10. 10.
    Spickard A Jr, Gabbe SG, Christensen JF. Mid-career burnout in generalist and specialist physicians. JAMA. 2002;288:1447–50.PubMedCrossRefGoogle Scholar
  11. 11.
    O’Connor PG, Spickard A Jr. Physician impairment by substance abuse. Med Clin North Am. 1997;81:1037–52.PubMedCrossRefGoogle Scholar
  12. 12.
    Brewster JM. Prevalence of alcohol and other drug problems among physicians. JAMA. 1986;255:1913–20.PubMedCrossRefGoogle Scholar
  13. 13.
    Pincus CR. Have doctors lost their work ethic? Med Econ. 1995;72:24–30.PubMedGoogle Scholar
  14. 14.
    Haas JS, Cook EF, Puopolo AL, Burstin HR, Cleary PD, Brennan TA. Is the professional satisfaction of general internists associated with patient satisfaction? J Gen Intern Med. 2000;15:122–8.PubMedCrossRefGoogle Scholar
  15. 15.
    Arnetz BB. Psychosocial challenges facing physicians of today. Soc Sci Med 2001;52:203–13.PubMedCrossRefGoogle Scholar
  16. 16.
    Bowman B. Sick docs get cold comfort from colleagues. National Review of Medicine. Available at: Accessed July 26, 2007.
  17. 17.
    Suchman A. The influence of health care organizations on well-being. West J Med. 2001;174:43–7.PubMedCrossRefGoogle Scholar
  18. 18.
    Christensen J, Feldman M. (Guest Editors). Recapturing the spirit of medicine (special issue on physician well-being) West J Med. 2001;174:1–80.Google Scholar
  19. 19.
    Joint Commission on Accreditation of Healthcare Organizations. Medical staff revisions reflect current practices in the field. Jt Comm Perspect. 2000,20:9,13.Google Scholar
  20. 20.
    Scott K. Physician retention plans help reduce costs and optimize revenues. Healthc Financ Manage. 98;52:75–7.Google Scholar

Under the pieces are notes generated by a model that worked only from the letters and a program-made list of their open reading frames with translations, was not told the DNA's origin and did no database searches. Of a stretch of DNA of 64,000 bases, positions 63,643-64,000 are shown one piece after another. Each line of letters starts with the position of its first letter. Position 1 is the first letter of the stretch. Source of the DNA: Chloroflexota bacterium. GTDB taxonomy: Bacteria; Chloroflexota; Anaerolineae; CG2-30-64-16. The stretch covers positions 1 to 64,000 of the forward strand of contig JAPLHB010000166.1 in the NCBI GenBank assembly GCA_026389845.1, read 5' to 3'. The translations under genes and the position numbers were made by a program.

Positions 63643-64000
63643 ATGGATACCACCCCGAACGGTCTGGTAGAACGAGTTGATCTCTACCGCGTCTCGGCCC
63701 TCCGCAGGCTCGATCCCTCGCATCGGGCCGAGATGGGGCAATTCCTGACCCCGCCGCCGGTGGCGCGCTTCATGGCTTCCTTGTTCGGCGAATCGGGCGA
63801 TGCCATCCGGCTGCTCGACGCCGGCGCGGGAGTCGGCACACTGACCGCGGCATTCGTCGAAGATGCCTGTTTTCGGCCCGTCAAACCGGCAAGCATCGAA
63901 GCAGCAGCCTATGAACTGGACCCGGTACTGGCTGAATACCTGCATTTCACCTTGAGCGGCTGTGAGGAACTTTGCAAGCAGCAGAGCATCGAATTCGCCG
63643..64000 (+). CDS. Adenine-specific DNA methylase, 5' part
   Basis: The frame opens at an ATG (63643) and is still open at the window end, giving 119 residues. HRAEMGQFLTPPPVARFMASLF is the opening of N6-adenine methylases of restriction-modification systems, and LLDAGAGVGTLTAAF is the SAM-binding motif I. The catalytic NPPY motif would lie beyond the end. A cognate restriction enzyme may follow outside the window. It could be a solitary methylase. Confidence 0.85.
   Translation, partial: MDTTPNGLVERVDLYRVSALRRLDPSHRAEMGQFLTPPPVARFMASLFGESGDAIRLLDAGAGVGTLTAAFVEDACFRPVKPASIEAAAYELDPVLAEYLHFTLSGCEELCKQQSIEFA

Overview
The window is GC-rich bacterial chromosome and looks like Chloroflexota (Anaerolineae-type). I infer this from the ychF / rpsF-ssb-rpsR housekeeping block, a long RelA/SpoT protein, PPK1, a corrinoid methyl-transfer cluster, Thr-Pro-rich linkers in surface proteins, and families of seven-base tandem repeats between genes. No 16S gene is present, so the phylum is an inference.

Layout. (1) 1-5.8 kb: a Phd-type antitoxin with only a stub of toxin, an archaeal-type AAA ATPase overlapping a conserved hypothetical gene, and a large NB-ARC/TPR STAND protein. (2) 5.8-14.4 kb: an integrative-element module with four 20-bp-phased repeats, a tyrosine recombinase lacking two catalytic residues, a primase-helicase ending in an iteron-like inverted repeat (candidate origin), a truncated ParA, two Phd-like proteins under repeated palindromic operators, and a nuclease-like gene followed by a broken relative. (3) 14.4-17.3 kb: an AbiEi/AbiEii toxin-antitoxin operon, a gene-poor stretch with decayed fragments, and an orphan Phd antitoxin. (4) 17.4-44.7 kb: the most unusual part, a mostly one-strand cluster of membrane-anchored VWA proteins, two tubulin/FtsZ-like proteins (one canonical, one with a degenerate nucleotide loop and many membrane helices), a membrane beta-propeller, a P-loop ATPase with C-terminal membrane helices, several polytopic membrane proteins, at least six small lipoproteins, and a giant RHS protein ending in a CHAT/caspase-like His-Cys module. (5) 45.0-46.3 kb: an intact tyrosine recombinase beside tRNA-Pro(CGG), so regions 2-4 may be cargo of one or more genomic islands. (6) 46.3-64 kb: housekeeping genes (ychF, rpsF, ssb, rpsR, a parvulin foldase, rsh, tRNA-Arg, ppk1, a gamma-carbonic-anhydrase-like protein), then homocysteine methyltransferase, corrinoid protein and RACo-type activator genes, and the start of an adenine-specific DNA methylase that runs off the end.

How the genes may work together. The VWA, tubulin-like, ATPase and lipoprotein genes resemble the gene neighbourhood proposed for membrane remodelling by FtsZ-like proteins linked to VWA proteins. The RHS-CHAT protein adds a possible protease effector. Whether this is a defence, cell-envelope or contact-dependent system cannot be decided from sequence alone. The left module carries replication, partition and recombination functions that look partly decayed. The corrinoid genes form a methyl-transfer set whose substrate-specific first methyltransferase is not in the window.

21. 21.
    Arnetz BB. Techno-stress: a prospective psychophysiological study of the impact of a controlled stress-reduction program in advanced telecommunication systems design work. J Occup Environ Med. 1996;38:53–65.PubMedCrossRefGoogle Scholar
  22. 22.
    Anderzén I, Arnetz BB. The impact of a prospective survey-based workplace intervention program on employee health, biologic stress markers, and organizational productivity. J Occup Environ Med. 2005;47:671–82.PubMedCrossRefGoogle Scholar
  23. 23.
    Berwick D, Kilo C. Idealized design of clinical office practice: an interview with Donald Berwick and Charles Kilo of the Institute for Healthcare Improvement. Manag Care Q. 1999;7:62–9.PubMedGoogle Scholar
  24. 24.
    Frankel VE. Man’s Search for Meaning: An Introduction to Logotherapy. Third Edition. New York: Simon & Schuster; 1984.Google Scholar
  25. 25.
    Maslach C, Jackson SE. Maslach Burnout Inventory Manual. Research Edition. Palo Alto: Consulting Psychologists Press; 1981.Google Scholar
  26. 26.
    Arnetz BB. Staff perception of the impact of health care transformation on quality of care. Int J Qual Health Care. 1999;11:345–51.PubMedCrossRefGoogle Scholar
  27. 27.
    Wallin L, Ewald U, Wikblad K, Scott-Findlay S, Arnetz BB. Understanding work contextual factors: a short-cut to evidence-based practice? Worldviews Evid Based Nurs. 2006;3:153–64.PubMedCrossRefGoogle Scholar
  28. 28.
    Arnetz B, Blomkvist V. Leadership, mental health, and organizational efficacy in health care organizations. Psychosocial predictors of healthy organizational development based on prospective data from four different organizations. Psychother Psychosom. 2007;76:242–8.PubMedGoogle Scholar
  29. 29.
    Arnetz BB. Physicians’ view of their work environment and organisation. Psychother Psychosom. 1997;66:155–62.PubMedCrossRefGoogle Scholar
  30. 30.
    Arnetz BB. Subjective indicators as a gauge for improving organizational well-being. An attempt to apply the cognitive activation theory to organizations. Psychoneuroendocrinology. 2005;30:1022–26.PubMedCrossRefGoogle Scholar
  31. 31.
    Freeborn DK. Satisfaction, commitment, and psychological well-being among HMO physicians. Perm J. 1998;2:22–30.Google Scholar
  32. 32.
    Edwards N, Kornacki MJ, Silversin J. Unhappy doctors: what are the causes and what can be done? BMJ. 2002;324:835–8.PubMedCrossRefGoogle Scholar
  33. 33.
    Oregon Medical Association. Report of the 2004 Oregon Physician Workforce Survey Report of Results. Available at: Accessed July 27, 2007.